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- Highs Excellent towing and hauling capability, decent power, highly configurable.
- Lows Truck-like ride and handling, dated interior and technology, no high-roof option.
- Verdict The Savana is a time-tested workhorse that keeps it simple and gets the job done, but it's outclassed in key areas by more modern rivals.
GMC’s Savana van, in only the third generation since its 1971 introduction, is strictly a rebadged Chevy Express and will remain so until it is replaced someday by an all-new battery electric-powered van. The full-size Savana is available in short- (135.2 inches) and long-wheelbase (155.1 inches) versions, with overall lengths of 224.3 or 243.6 inches, respectively. There is a panel version, primarily used as a commercial delivery vehicle, and a window version, for big families or shuttle use. Either is available with sliding or hinged side doors. The Savana also is available as a chassis for custom cargo “cubes” behind the cabin.
What's New for 2018?
GM’s new EcoTech 4.3-liter V-6 engine, basically the LT1 small-block 90-degree V-8 with two cylinders chopped off, is the new base engine, replacing the 4.8-liter V-8 in the Savana powertrain lineup. It is mated to an eight-speed automatic transmission. Also for 2018, GM’s OnStar and rearview camera are now standard across the lineup, and blind spot monitoring is available as an option.
- Base: $32,490
- LS: $34,710
- LT: $36,535
Engine, Transmission, and Performance
In addition to the new base 276-hp 4.3-liter gas V-6, the Savana is available with a 181-hp 2.8-liter turbodiesel inline four, which like all diesels out-punches larger powertrains with its 369 pound-feet of torque. The Savana's top engine is a gasoline-powered 6.0-liter small-block V-8, rated at 329 horsepower and 373 pound-feet of torque. An eight-speed automatic comes with the new V-6, while the diesel and the gas V-8 come with a six-speed automatic. Being a large maxi-van designed to move a lot of cargo or a lot of people, there is little to say about this GMC’s handling or performance. It will launch adequately into heavy highway or freeway traffic no matter the engine choice, and its ride is reasonably smooth, though still truckish, especially if you’re a passenger sitting near the rear axle.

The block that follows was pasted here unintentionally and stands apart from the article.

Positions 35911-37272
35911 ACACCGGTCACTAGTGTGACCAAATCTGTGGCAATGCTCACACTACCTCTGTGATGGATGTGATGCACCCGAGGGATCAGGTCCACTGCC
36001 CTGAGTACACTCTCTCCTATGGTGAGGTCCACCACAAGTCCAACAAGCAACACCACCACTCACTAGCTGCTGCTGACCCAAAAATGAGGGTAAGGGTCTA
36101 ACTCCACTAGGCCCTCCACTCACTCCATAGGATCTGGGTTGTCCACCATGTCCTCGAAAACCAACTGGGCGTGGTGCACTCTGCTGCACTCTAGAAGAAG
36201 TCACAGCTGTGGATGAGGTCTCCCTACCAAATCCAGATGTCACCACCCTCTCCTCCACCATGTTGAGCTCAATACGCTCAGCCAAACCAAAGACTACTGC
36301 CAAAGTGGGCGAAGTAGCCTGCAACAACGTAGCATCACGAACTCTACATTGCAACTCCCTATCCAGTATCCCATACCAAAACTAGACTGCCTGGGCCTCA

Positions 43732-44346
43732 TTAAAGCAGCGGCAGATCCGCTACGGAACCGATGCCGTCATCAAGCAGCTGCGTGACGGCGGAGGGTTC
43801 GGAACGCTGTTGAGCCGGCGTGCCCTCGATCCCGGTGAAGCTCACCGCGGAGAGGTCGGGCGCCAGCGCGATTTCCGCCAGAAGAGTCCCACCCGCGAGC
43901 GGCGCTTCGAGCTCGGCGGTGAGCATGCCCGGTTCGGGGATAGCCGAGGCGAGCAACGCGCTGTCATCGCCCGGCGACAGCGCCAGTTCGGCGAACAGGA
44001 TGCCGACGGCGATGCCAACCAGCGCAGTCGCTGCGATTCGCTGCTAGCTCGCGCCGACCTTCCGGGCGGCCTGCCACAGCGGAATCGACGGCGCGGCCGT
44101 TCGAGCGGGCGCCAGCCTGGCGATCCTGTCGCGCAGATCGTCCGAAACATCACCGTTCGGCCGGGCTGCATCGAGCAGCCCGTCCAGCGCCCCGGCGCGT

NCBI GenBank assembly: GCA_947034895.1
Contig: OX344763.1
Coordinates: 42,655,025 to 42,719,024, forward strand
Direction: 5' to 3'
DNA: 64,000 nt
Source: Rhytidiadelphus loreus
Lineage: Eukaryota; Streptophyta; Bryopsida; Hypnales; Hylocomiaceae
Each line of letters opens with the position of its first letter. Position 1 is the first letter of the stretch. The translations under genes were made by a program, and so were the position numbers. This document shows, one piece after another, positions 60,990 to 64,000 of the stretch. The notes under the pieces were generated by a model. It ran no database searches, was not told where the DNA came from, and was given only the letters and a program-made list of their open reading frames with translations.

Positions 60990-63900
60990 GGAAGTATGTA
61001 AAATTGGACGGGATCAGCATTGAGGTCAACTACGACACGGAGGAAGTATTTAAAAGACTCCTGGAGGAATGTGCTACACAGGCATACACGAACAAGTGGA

EPA fuel-economy testing and reporting procedures have changed over time. For the latest numbers on current and older vehicles, visit the EPA’s website and select Find & Compare Cars.
Interior, Comfort, and Cargo
The Savana's interior is basic, utilitarian, and somewhat dated compared to rivals. There are two single cloth seats up front in panel and chassis versions, with flat (not bucket-style) bottoms to make it easy for delivery drivers to get in and out dozens of times per workday. The gearshift is mounted on the column. Passenger-van Savanas with windows may be configured for up to 15, with leather upholstery optional. Single-pane sideview mirrors, a 220-amp generator and dual-isolated batteries also are options.
Infotainment and Connectivity
The Savana's tech features start out very basic, although GM's OnStar satellite connection with Wi-Fi, is now standard on all models. Other standard features are limited to an auxiliary input and a two-speaker AM/FM stereo. Available technology includes navigation, Bluetooth, USB ports, and an upgraded sound system with a CD player and satellite radio. Although these features work well enough, the Savana trails some competitors in this area.
Safety Features and Crash Test Ratings
Some older vehicles are still eligible for coverage under a manufacturer's Certified Pre-Owned (CPO) program. For more information visit our guide to every manufacturer's CPO program.